Evolution is Not What We Thought
The things we thought we understood about Europeans are coming unstuck as we examine the genes of more ancient people.
The Rock of Gibraltar appears out of the plane window as an immense limestone monolith sharply rearing up from the base of Spain into the Mediterranean. One of the ancient Pillars of Hercules, it marked the end of the Earth in classical times. Greek sailors didn't go past it. Atlantis, the unknown, lay beyond.
In summer 2016, Gibraltar is in the throes of a 21st-century identity crisis: geographically a part of Spain, politically a part of Britain; now torn, post Brexit, between its colonial and European Union ties. For such a small area—less than four and a half square miles—Gibraltar is home to an extraordinarily diverse human population. It has been home to people of all types over the millennia, including early Europeans at the edge of their world, Phoenicians seeking spiritual support before venturing into the Atlantic, and Carthaginians arriving in a new world from Africa.
But I've come to see who was living here even further back, between 30,000 and 40,000 years ago, when sea levels were much lower and the climate was swinging in and out of ice ages. It was a tough time to be alive and the period saw the species that could, such as birds, migrate south to warmer climes, amid plenty of local extinctions. Among the large mammal species struggling to survive were lions, wolves and at least two types of human: our own 'modern human' ancestors, and the last remaining populations of our cousins, the Neanderthals.
By understanding more about these prehistoric people, we can learn about who we are as a species today. Our ancestors' experiences shaped us, and they may still hold answers to some of our current health problems, from diabetes to depression.
I'm picked up outside my hotel by archaeologists Clive and Geraldine Finlayson, in a car that itself looks fairly ancient. Typical for this crowded little peninsula, they are of diverse origins—he, pale-skinned and sandy-haired, can trace his ancestry back to Scotland; she, olive-skinned and dark-haired, from the Genoese refugees escaping Napoleon's purges. How different we humans can look from each other. And yet the people whose home I am about to visit truly were of a different race.
We don't know how many species of humans there have been, how many different races of people, but the evidence suggests that around 600,000 years ago one species emerged in Africa that used fire, made simple tools from stones and animal bones, and hunted big animals in large cooperative groups. And 500,000 years ago, these humans, known as Homo heidelbergensis, began to take advantage of fluctuating climate changes that regularly greened the African continent, and spread into Europe and beyond.
By 300,000 years ago, though, migration into Europe had stopped, perhaps because a severe ice age had created an impenetrable desert across the Sahara, sealing off the Africans from the other tribes. This geographic separation enabled genetic differences to evolve, eventually resulting in different races, although they were still the same species and would prove able to have fertile offspring together. The race left behind in Africa would become Homo sapiens sapiens, or 'modern humans'; those who evolved adaptations to the cooler European north would become Neanderthals, Denisovans and others whom we can now only glimpse with genetics.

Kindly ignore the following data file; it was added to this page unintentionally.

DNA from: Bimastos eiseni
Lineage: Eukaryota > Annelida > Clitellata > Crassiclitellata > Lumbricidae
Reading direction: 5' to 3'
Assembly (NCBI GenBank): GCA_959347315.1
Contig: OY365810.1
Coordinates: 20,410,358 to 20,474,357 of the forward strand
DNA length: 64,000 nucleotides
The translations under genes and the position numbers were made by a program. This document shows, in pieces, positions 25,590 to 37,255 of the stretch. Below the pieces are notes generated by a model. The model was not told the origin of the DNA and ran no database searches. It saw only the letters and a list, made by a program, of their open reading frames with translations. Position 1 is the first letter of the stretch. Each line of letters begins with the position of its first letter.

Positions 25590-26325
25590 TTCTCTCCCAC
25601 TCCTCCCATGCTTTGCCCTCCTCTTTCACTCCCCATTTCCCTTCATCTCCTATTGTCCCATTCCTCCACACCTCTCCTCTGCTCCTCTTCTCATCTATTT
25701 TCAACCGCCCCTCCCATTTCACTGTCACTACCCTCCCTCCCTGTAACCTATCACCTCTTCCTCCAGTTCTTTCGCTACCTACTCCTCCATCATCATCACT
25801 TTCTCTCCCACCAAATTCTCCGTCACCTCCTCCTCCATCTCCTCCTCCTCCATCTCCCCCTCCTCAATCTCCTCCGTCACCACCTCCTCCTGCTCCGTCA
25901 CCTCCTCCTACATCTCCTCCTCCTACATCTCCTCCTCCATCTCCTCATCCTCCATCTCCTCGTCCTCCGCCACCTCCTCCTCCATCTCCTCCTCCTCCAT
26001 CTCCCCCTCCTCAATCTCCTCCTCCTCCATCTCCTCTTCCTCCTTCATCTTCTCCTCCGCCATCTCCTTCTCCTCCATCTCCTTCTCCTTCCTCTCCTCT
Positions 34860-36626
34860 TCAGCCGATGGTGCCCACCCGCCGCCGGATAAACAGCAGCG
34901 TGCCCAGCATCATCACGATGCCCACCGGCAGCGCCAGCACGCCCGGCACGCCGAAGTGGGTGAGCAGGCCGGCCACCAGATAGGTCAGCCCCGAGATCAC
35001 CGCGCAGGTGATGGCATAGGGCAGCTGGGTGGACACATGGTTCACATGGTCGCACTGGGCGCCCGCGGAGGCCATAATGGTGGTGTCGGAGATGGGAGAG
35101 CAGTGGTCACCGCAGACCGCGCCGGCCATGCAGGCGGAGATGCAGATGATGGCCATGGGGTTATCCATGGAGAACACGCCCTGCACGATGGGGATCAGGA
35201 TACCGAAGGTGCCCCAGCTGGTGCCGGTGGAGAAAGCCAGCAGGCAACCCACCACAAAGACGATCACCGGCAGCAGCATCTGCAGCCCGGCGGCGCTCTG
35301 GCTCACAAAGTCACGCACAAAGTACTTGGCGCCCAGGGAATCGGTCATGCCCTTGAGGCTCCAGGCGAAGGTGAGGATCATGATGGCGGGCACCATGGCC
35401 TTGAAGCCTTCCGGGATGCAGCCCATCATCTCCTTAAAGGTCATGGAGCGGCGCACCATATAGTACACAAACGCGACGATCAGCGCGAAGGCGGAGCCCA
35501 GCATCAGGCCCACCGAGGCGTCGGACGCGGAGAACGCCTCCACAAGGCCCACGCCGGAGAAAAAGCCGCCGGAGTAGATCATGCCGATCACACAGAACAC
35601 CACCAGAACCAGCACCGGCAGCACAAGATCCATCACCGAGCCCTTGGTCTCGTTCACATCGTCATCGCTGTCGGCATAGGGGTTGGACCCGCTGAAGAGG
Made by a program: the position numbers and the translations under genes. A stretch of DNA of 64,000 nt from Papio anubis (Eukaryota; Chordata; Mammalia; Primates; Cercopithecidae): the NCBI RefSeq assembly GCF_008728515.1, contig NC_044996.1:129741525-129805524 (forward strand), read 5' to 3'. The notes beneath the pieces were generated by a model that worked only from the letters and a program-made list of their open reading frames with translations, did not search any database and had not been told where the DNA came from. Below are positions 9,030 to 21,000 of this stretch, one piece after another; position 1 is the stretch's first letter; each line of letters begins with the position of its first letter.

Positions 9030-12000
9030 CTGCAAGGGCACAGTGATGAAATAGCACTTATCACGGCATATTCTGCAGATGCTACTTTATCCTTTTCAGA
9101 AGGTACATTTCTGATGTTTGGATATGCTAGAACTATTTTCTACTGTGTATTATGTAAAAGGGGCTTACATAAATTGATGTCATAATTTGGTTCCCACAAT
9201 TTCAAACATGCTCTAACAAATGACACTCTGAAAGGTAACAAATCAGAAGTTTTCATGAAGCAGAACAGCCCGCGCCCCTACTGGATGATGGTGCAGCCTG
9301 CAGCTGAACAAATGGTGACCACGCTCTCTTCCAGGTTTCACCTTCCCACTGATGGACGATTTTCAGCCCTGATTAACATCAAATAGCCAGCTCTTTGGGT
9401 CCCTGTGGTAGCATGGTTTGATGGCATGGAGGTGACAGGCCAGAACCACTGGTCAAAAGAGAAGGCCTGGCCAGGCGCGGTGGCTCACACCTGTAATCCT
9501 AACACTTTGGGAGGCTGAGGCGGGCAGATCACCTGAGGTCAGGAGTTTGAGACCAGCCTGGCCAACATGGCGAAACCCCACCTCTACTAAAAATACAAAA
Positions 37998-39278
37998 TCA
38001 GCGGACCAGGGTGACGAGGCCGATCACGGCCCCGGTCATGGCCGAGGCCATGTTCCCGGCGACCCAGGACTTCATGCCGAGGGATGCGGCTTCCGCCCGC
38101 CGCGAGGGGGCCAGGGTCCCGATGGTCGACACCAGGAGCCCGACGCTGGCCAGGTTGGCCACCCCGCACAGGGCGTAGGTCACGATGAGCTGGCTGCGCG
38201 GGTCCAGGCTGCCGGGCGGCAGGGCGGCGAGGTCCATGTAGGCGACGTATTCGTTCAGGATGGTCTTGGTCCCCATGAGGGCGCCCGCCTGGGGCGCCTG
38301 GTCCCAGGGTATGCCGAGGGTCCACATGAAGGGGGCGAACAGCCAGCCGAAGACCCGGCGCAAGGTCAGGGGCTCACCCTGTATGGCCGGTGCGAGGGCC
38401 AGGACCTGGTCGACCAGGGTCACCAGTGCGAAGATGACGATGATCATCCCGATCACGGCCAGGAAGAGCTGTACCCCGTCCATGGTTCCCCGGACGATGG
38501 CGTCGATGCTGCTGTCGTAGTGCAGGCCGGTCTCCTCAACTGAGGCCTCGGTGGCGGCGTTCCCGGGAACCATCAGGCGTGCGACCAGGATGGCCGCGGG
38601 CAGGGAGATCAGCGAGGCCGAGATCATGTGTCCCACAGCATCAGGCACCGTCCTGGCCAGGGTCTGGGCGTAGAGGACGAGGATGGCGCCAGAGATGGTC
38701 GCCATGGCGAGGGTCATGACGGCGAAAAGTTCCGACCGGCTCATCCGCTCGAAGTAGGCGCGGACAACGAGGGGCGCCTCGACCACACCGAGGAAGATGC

Between one and four percent of our DNA is of Neanderthal origins.
Neanderthals were thriving from Siberia to southern Spain by the time a few families of modern humans made it out of Africa around 60,000 years ago. These Africans encountered Neanderthals and, on several occasions, had children with them. We know this because human DNA has been found in the genomes of Neanderthals, and because everyone alive today of European descent—including me—has some Neanderthal DNA in their genetic makeup. Could it be that their genes, adapted to the northerly environment, provided a selective advantage to our ancestors as well?
After driving through narrow tunnels on a road that skirts the cliff face, we pull up at a military checkpoint. Clive shows the guard our accreditation and we're waved through to park inside. Safety helmets on to protect from rockslides, we leave the car and continue on foot under a low rock arch. A series of metal steps leads steeply down the cliff to a narrow shingle beach, about 200 feet below. The tide is lapping the pebbles and our feet must negotiate the unstable larger rocks to find a dry path.
I've been concentrating so hard on keeping my footing that it is something of a shock to look up and suddenly face a gaping absence in the rock wall. We have reached Gorham's Cave, a great teardrop-shaped cavern that disappears into the white cliff face and, upon entering, seems to grow in height and space. This vast, cathedral-like structure, with a roof that soars high into the interior, was used by Neanderthals for tens of thousands of years. Scientists believe it was their last refuge. When Neanderthals disappeared from here, some 32,000 years ago, we became the sole inheritors of our continent.
I pause, perched on a rock inside the entrance, in order to consider this – people not so different from myself once sat here, facing the Mediterranean and Africa beyond. Before I arrived in Gibraltar, I used a commercial genome-testing service to analyze my ancestry. From the vial of saliva I sent them, they determined that 1 percent of my DNA is Neanderthal. I don't know what health advantages or risks these genes have given me—testing companies are no longer allowed to provide this level of detail—but it is an extraordinary experience to be so close to the intelligent, resourceful people who bequeathed me some of their genes. Sitting in this ancient home, knowing none of them survived to today, is a poignant reminder of how vulnerable we are —it could so easily have been a Neanderthal woman sitting here wondering about her extinct human cousins.